Today I am featuring Mark Patton's historical fiction book AN ACCIDENTAL KING!


79 AD.

As he approaches the end of his life, Tiberius Claudius Cogidubnus, the native-born but loyally pro-Roman client king of Britain, looks back on the thirty-six years of his reign.

He recalls how, as a young man, he was seduced by the grandeur of Rome and the beauty of the written word; how he was befriended by the Emperor Claudius, and by the Roman General, Vespasian, later to rule as Emperor himself.

He remembers the difficulties he encountered whilst trying to mediate between the British aristocracy and Roman officials who were often cruel and frequently corrupt.

Most significantly he reflects on the Boudiccan revolt of 60/61 AD, which he tried to prevent, and in the course of which Britain was almost lost to Rome.

Roman Britain. One man. His fate.


“Although this tale can never be told in public, I feel that I must share it with you, for it is the story of who you are, though not, perhaps, of the person you thought yourself to be. It is the story, also, of the land in which we live, but it is not the history of the land it believed itself to be in the dazzling sunshine of the springtime of my youth …

I sought to promote peace and prosperity on these islands, and to avoid the bloodshed that others tried to incite. There was just one moment when I failed, and almost failed completely …

It was a year of madness that, in my darkest moments, I feared might extend even to the gods …

The chaos and bloodshed of that year would have spread much further, and lasted far longer, if your father and I had not acted as we did. But such is the glory of kings, like that of butterflies, that we are masters of the moment. The colours on my wings are already fading faster than my eyesight. Those powers that I have exercised, along with all the influence I have flourished, and the wealth I have accrued, were never truly mine, but merely lent to me by the gods. Unlike your other grandfather, it will never fall to me to be numbered amongst them …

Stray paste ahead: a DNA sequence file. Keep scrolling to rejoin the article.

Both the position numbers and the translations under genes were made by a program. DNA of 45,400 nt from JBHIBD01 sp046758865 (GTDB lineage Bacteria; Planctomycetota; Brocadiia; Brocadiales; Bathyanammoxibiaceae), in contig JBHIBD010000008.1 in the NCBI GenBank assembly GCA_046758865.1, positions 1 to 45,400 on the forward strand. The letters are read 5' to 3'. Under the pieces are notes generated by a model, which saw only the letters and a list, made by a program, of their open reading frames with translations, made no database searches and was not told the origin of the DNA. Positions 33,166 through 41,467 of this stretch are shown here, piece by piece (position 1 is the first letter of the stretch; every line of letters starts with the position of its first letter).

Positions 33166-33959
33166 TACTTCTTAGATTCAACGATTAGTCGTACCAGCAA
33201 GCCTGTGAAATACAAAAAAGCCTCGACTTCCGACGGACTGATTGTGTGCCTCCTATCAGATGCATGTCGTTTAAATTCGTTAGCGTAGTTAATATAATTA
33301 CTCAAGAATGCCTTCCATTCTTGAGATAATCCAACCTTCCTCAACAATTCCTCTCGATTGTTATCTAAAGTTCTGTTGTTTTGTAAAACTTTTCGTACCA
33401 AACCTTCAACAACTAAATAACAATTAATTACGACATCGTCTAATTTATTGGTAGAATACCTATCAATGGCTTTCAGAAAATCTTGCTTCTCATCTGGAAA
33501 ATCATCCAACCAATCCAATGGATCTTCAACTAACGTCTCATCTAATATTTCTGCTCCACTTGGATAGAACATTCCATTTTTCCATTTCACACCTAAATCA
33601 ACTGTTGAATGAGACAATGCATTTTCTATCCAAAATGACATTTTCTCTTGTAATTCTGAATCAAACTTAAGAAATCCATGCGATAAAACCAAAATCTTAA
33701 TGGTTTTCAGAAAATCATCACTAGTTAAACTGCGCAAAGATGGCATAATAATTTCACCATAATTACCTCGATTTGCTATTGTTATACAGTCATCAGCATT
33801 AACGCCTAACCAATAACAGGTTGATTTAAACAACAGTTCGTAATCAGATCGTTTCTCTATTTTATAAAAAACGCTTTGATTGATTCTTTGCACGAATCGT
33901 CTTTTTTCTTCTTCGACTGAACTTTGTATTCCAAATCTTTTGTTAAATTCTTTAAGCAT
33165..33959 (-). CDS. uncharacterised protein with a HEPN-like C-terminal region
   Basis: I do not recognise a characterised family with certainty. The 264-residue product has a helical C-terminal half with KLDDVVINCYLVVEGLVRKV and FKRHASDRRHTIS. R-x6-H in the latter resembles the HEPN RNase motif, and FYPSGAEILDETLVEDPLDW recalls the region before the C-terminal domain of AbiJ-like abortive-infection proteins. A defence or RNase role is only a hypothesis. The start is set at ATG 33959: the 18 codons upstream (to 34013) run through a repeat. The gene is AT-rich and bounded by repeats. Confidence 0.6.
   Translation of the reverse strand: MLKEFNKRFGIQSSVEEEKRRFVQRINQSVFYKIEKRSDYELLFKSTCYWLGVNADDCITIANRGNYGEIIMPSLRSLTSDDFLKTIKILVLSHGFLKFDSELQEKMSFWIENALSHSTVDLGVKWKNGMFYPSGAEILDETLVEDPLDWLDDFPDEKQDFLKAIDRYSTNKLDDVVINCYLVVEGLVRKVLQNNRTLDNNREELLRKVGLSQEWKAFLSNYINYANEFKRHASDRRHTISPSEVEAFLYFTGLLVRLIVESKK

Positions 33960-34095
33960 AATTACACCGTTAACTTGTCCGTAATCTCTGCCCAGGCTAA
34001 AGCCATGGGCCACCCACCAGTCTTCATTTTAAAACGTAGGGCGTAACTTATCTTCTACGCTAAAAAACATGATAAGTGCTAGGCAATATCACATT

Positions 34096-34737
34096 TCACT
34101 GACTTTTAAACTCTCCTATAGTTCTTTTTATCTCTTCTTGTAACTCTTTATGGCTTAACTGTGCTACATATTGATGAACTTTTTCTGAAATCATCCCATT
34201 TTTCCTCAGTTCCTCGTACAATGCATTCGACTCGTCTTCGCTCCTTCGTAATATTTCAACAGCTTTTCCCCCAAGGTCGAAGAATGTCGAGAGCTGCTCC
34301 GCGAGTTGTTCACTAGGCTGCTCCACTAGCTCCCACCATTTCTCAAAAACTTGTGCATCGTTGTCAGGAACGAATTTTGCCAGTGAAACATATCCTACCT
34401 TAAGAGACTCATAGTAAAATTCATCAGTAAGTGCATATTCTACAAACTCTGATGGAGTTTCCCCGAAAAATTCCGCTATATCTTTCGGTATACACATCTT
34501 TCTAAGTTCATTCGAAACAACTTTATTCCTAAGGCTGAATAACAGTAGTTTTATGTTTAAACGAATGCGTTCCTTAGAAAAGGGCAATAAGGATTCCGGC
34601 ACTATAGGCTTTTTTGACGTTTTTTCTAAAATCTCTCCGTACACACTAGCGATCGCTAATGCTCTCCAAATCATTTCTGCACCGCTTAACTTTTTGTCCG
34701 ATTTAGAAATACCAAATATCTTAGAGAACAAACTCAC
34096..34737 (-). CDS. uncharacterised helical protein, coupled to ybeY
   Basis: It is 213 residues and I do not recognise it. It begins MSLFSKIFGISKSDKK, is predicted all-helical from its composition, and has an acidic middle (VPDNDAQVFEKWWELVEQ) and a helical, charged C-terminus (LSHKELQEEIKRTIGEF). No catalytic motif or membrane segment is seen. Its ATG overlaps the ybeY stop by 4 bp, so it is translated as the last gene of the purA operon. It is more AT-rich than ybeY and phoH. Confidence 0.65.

Your loving grandfather, Tiberius Claudius Cogidubnus.”


Mark Patton was born and brought up on the island of Jersey. He studied Archaeology and Anthropology at Cambridge and completed his PhD at university College London. He has taught at various universities in the Netherlands, France and the UK, and currently teaches for The Open University. His first novel, Undreamed Shores, was published in 2012, and his second, An Accidental King, in 2013, both of them by Crooked Cat Publishing.

You can find Mark at:

You can find AN ACCIDENTAL KING at:

Amazon | Barnes & Noble | Crooked Cat Books


  1. Welcome, Mark! What an interesting book! As a fiction writer, I can appreciate the way you take history and breathe life into it, and this topic sounds fascinating!

  2. Sounds like an interesting book. My hubby is a Roman history enthusiast. I'll have to tell him about this one.

    1. I know. It must be fun to try to imagine what historical figures were thinking prior to, during, or after historically significant events. I've been interested in Roman times since reading Morgan O'Neill's time travel romances. Thanks for joining us and commenting, Brenna!

  3. Thanks, it helps that we actually know so little about the real man (just one sentence in Tacitus and one inscription from a temple he dedicated). I had to put the rest of the story together based on the rather limited archaeological evidence, and on what seemed to make sense in relation to more recent conflicts. It's surprising how many resonances there are between such a remote period and our own times!

  4. Sounds fascinating. I love any history (before the Industrial Revolution). I've tweeted :)

    1. Andrea- thanks for the added push on Twitter! I loved history as I was growing up and we do a lot of trips to historical locations. It's fun to learn how people went about their daily lives long before you. I appreciate you stopping in today, Andrea.

  5. Congratulations, Mark. I am fascinated by ancient Rome, and I'm adding your novel on my TBR list. I look forward to seeing how you fleshed out the man, given the lack of information about his life. May you have much success and many sales!

    1. Deborah, I think that's why I find the concept behind Mark's book interesting, because I so enjoyed your Roman time travel series! Thanks for dropping in!


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